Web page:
Voters also made clear that their top concerns were the economy — teetering from inflation and supply chain woes and employment shortages — education and security, three issues on which Republicans had a current advantage, according to NBC's national poll last week.
The issues appeared to propel Republican Jack Ciatarrelli to an unexpectedly strong showing in New Jersey, where he was still leading incumbent Democrat Gov. Phil Murphy with two thirds of the vote counted, Murphy was expected to cruise to reelection in the reliably blue state, and the close race was yet another warning sign for Democrats nationally.
While it will take a few days for all the races to be decided, the first aftereffects of the election were likely to be felt in Washington, where Democrats must decide just how far to go on Biden's signature infrastructure and social spending bills in the face of stubborn opposition from moderates like Sens. Joe Manchin and Kirsten Synema.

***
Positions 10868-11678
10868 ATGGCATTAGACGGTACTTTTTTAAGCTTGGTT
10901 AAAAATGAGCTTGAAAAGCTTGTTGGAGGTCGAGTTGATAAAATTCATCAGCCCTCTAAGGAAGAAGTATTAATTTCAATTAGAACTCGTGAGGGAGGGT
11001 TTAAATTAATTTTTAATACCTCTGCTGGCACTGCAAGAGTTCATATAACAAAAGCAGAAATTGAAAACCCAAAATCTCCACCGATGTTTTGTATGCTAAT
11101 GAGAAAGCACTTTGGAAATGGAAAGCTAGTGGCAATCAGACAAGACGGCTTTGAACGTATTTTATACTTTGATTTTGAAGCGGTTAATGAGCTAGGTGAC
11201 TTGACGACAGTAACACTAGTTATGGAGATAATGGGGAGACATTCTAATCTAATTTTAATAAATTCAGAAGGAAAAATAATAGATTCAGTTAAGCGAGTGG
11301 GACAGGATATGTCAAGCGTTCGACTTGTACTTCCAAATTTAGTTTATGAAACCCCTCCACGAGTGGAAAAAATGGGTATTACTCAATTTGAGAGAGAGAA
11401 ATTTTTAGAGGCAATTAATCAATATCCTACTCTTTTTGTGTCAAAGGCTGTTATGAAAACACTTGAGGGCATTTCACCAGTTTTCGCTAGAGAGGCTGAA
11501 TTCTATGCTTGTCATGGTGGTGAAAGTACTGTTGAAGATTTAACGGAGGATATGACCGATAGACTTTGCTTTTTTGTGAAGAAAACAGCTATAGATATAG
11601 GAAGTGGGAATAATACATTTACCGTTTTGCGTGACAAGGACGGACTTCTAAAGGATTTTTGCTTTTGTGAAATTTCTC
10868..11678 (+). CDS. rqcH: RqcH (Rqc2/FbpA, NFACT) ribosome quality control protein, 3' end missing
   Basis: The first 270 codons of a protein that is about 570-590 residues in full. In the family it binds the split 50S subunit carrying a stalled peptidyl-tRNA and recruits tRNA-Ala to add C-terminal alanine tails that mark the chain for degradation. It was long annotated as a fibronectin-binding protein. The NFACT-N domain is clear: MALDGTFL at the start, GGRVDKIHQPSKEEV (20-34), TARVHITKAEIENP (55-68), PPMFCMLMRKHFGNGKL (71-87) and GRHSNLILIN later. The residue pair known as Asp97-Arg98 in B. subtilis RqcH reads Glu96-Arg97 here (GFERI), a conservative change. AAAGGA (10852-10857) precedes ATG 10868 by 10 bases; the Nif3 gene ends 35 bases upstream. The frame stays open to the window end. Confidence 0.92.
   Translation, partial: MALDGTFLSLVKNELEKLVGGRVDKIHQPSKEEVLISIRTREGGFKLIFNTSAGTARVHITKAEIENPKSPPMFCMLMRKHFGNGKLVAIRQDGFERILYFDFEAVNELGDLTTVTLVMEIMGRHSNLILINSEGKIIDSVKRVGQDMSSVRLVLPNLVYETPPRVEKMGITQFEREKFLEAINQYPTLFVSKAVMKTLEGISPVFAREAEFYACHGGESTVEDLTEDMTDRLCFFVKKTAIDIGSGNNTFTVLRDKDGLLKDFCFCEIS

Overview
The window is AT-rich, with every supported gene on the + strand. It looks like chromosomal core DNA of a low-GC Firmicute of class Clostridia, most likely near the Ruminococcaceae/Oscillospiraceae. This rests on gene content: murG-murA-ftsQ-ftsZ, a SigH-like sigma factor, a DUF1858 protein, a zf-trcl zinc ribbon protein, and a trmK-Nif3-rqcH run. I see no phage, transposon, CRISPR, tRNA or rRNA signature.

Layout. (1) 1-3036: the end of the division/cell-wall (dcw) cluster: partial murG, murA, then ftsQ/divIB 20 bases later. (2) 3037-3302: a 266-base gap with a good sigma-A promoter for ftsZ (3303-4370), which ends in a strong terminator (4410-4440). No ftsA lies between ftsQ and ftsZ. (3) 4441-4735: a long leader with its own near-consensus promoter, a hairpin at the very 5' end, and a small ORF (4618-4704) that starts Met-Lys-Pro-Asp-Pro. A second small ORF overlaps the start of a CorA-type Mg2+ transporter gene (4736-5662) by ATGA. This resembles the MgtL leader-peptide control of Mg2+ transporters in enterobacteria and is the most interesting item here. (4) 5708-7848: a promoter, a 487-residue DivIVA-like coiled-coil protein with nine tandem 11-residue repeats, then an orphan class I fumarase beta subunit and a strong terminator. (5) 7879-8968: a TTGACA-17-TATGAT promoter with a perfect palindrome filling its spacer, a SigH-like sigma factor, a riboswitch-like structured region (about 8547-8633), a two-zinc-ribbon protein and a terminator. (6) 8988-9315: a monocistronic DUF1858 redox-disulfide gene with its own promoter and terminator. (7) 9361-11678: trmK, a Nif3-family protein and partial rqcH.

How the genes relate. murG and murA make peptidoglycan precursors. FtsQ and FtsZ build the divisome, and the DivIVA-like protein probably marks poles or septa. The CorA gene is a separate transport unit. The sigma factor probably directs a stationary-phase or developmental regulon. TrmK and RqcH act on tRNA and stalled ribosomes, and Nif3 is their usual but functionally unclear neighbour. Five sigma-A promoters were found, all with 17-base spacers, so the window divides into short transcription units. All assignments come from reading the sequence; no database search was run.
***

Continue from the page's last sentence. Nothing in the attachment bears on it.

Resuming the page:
Across the country, Democrats also must evaluate their national and local strategies on defunding police and Black Lives Matters, movements begun in the aftermath of the George Floyd tragedy that waned as violent crime spiked in urban areas where police resources were cut.
Minneapolis voters rejected by a 57-43 margin a plan to dismantle the Minneapolis Police Department and replace it with a new public safety agency. The vote was a stinging rebuke for defund-the-police advocates and exposes a generational schism between older black voters and white voters who distrusted the plan and younger minority voters who embraced it as a solution to the Floyd tragedy that rocked the city.
Adams, a former police captain with a law-and-order plan to fight violence in the Big Apple, won handily in New York City in a rejection of outgoing Mayor Bill DeBlasio's anti-police policies. Likewise, the top two finishers in Atlanta's mayoral race, both of whom head to a runoff, were Democrat candidates with plans to grow the size of that city's police department after a year of relentless growth in violence.
But in Austin, Texas, an increasingly liberal bastion inside red Texas, voters rejected increasing the funding to that city's police department by a large margin.